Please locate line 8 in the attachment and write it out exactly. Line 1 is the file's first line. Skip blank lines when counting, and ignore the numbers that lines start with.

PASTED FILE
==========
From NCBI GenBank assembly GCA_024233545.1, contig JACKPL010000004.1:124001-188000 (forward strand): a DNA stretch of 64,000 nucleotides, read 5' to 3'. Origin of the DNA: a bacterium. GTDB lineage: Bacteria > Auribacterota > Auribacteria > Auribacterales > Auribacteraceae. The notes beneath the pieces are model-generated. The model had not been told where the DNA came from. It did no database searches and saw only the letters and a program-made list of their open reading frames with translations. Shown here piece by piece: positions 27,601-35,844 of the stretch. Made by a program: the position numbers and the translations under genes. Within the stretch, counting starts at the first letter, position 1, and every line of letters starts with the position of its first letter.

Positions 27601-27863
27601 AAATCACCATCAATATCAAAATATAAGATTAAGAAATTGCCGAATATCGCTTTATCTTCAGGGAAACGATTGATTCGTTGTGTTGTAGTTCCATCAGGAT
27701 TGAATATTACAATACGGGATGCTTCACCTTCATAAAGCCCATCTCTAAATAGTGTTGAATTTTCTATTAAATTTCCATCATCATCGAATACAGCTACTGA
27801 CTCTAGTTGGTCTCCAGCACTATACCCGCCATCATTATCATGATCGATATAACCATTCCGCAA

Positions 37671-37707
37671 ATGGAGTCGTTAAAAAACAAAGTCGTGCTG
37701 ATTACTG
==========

37701 ATTACTG